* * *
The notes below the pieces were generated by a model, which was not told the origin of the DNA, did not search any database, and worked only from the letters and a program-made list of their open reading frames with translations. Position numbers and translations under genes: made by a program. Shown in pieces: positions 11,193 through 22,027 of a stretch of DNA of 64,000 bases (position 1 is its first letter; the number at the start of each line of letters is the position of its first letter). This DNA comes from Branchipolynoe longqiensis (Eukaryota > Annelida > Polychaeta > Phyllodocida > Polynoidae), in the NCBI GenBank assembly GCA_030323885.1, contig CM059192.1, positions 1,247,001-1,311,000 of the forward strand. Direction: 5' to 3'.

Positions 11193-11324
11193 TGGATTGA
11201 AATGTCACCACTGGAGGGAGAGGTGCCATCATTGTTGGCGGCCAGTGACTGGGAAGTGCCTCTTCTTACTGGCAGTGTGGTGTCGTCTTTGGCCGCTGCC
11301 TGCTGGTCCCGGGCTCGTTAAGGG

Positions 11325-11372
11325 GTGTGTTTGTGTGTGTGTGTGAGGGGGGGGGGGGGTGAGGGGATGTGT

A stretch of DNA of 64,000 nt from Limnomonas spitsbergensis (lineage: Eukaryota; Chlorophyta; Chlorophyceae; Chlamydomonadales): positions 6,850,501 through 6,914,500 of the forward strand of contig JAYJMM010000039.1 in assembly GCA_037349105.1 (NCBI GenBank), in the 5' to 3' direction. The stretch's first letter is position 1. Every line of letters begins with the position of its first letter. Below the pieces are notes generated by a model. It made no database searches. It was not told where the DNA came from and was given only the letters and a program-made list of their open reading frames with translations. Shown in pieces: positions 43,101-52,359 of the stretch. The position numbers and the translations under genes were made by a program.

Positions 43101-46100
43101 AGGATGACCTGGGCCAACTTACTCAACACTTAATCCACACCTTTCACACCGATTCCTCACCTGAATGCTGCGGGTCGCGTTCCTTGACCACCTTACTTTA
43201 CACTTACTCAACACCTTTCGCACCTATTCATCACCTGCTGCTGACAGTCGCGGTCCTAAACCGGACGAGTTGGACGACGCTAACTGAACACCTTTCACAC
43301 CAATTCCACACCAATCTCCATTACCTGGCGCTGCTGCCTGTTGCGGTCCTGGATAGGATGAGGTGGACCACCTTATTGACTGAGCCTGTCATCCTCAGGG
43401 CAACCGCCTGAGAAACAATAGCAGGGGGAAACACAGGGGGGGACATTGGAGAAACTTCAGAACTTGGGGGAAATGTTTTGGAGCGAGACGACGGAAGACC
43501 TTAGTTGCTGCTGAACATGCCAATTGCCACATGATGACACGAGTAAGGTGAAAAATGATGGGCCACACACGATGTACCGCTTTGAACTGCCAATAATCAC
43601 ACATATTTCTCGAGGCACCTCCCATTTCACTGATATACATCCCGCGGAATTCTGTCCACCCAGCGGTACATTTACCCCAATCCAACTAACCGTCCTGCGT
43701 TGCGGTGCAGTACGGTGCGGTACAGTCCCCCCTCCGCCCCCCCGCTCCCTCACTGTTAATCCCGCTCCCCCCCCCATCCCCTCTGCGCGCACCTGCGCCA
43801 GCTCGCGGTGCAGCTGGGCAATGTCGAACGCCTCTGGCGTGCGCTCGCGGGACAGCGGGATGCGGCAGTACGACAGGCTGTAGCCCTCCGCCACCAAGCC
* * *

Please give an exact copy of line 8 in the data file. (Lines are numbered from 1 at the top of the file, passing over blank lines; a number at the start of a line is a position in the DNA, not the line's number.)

A stretch of DNA of 64,000 nt from Limnomonas spitsbergensis (lineage: Eukaryota; Chlorophyta; Chlorophyceae; Chlamydomonadales): positions 6,850,501 through 6,914,500 of the forward strand of contig JAYJMM010000039.1 in assembly GCA_037349105.1 (NCBI GenBank), in the 5' to 3' direction. The stretch's first letter is position 1. Every line of letters begins with the position of its first letter. Below the pieces are notes generated by a model. It made no database searches. It was not told where the DNA came from and was given only the letters and a program-made list of their open reading frames with translations. Shown in pieces: positions 43,101-52,359 of the stretch. The position numbers and the translations under genes were made by a program.